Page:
The OSCE in a just released report has called on the US to close the Guantanamo prison camp on Cuba. But as a contributor to the report tells DW in an interview, closing Guantanamo alone is not enough.
DW: What is the key recommendation of the Guantanamo report?
Omer Fisher: One of our key recommendations, one we have also made over the past few years, is to close the Guantanamo detention facility. We have now a full analysis of the human rights situation of the detainees there which we think backs this recommendation very strongly. One thing we certainly would not want to see is that the Guantanamo detention facility is closed, but that the detainees still remain in indefinite detention. One of our key recommendations is to end indefinite detention everywhere, so we wouldn't want detainees to be transferred somewhere else from Guantanamo where they still face indefinite detention without trial.
How did you reach this recommendation?
We know that some people have been detained in Guantanamo for many, many years and only a small number of them are facing trials before military commissions in Guantanamo. But many have been there for a very long time and, as anyone under human rights law, they have the right to be charged or released and they cannot remain in detention for indefinite time without either being charged or released. But they can't remain in indefinite detention for so many years.
President Barack Obama has vowed to close Guantanamo since taking office. It hasn't happened so far and now he has about one more year as president. How optimistic are you that Guantanamo will be closed by the time he leaves office?
We are very excited about the ongoing discussion. There has been a renewed call for closing Guantanamo and renewed pledges on the part of the current US administration to close this facility. It is now up to them to make sure that these pledges and this commitment are translated in reality. So I do hope very much that this is going to happen soon.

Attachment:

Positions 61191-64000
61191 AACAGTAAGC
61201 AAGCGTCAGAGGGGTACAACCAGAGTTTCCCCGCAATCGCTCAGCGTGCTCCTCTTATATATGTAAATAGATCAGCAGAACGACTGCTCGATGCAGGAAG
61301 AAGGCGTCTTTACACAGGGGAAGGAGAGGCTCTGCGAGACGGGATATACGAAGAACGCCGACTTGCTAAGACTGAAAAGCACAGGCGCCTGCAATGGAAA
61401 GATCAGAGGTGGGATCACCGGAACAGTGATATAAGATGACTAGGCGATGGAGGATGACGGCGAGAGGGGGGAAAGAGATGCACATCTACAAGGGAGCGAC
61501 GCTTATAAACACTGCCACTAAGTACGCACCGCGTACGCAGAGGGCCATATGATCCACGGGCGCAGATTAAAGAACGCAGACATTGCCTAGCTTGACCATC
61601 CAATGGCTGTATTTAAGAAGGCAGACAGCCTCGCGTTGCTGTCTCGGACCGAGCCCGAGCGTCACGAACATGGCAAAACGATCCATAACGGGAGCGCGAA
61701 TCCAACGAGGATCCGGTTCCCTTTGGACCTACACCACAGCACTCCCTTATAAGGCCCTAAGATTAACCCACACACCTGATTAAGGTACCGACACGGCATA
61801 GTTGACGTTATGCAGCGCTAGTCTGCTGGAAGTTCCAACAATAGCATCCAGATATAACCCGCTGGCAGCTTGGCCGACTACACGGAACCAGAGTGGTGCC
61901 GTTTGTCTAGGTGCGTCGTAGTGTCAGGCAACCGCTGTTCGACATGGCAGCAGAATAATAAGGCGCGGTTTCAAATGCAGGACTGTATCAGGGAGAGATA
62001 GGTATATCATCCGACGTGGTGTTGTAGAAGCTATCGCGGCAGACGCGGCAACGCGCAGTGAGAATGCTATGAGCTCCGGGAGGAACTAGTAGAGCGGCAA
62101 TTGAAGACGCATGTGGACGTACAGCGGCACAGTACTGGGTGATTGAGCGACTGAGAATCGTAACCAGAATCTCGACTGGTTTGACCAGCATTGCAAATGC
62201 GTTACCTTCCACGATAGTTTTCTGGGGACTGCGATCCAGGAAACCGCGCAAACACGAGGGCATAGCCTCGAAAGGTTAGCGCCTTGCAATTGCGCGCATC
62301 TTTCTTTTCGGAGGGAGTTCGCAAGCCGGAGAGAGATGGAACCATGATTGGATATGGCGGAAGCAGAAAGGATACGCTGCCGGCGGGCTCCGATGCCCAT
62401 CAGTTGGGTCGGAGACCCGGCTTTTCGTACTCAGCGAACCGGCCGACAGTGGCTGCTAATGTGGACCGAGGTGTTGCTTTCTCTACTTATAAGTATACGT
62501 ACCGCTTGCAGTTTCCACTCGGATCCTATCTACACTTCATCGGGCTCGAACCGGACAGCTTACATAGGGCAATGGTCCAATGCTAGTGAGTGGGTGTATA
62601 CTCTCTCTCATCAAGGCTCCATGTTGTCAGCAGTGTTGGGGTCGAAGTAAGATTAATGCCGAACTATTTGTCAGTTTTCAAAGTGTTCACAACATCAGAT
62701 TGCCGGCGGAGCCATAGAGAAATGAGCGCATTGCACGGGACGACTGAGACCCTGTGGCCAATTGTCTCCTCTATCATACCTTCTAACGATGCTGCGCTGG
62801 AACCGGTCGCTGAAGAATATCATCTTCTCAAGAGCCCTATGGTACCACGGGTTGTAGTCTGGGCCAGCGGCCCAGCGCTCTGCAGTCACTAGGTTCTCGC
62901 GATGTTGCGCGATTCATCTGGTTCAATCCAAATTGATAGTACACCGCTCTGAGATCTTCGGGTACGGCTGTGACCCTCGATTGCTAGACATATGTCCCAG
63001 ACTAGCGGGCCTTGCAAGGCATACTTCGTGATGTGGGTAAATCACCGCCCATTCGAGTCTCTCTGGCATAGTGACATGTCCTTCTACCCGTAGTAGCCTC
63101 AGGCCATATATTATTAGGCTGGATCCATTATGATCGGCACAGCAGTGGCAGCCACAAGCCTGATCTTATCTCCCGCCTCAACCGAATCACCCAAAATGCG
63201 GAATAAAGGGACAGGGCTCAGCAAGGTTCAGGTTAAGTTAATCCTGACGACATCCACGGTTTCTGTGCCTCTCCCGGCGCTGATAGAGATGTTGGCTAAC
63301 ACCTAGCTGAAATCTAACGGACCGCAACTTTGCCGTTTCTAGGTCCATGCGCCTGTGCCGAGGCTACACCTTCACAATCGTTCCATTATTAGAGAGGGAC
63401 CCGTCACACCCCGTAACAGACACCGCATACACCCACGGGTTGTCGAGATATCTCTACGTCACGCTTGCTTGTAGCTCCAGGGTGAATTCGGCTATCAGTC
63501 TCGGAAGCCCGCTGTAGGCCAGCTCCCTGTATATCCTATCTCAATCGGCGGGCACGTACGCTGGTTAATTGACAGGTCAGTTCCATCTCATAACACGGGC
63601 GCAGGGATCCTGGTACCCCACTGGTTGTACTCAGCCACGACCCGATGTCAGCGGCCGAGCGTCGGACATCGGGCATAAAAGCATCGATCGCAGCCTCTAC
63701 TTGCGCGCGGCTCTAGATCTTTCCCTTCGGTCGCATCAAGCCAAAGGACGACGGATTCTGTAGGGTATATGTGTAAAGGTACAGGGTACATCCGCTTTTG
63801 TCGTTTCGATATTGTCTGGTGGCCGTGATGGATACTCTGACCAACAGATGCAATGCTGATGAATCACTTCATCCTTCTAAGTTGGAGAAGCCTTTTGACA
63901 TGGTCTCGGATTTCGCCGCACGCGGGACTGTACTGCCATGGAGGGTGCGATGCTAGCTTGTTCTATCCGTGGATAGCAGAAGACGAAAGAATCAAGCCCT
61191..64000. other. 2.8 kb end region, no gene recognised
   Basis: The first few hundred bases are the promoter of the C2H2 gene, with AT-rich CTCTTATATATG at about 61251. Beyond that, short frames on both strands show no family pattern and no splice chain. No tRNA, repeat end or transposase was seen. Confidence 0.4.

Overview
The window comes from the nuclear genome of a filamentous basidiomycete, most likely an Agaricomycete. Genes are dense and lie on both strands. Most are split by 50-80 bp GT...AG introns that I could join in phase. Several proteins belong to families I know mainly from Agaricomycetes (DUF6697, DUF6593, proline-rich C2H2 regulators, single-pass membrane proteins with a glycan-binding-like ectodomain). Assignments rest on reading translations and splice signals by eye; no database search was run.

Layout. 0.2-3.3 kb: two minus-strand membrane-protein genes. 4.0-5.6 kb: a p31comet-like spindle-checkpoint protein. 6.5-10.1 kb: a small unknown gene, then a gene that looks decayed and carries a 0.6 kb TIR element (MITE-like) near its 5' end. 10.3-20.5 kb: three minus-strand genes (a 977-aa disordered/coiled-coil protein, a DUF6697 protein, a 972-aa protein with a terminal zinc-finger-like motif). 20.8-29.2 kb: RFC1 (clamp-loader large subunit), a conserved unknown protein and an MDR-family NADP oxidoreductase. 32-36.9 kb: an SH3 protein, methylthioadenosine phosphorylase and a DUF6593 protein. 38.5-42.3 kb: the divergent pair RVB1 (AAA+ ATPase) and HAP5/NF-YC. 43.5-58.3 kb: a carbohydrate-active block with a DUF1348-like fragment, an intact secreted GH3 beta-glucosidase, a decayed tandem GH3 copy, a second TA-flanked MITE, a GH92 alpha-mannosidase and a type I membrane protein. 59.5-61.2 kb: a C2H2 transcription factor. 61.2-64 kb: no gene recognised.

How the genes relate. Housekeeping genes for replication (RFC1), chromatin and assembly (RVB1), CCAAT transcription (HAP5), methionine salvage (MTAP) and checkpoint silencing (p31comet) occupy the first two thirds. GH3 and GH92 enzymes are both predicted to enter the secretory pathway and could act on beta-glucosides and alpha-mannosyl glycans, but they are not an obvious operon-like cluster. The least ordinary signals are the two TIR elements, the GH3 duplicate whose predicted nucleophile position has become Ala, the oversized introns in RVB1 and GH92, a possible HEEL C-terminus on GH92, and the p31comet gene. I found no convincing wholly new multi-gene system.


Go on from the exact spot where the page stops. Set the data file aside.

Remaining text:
The US Congress has until now been the biggest obstacle to the closure of the Guantanamo prison. Why do you think Congress will now play a more constructive role in allowing its closure?
This is really a matter of internal political discussions in the US and we take no particular position as to how we reach a stage where the policy of closing Guantanamo comes into practice. In other words, the debate between Congress, the administration and the president are interesting to follow, but are not the key questions for us. The key question for us is the good result of those debates and that result must be the closing of Guantanamo.
Your report not only details recommendations for the United States, but also for other countries. Can you elaborate on those recommendations?
Our recommendations in addition to closing Guantanamo have very much to do with accountability and making sure that justice is served for human rights violations, including torture, that took place in the context of Guantanamo, specifically the rendition program. This rendition program involved a number of OSCE participating states, as is widely known. What we would want to see from them is full transparency and accountability for their complicity in the rendition program.
The other side of the story is that we now have efforts to close Guantanamo. This effort relies also on the goodwill of other OSCE participating states to see Guantanamo inmates resettled on their territory. We very much encourage them to help the United States in finding solutions for the resettlement of Guantanamo detainees in cases where they cannot be sent back to their country of origin.
Omer Fisher is the Deputy Head of Human Rights at the OSCE's Office for Democratic Institutions and Human Rights.
The interview was conducted by Michael Knigge.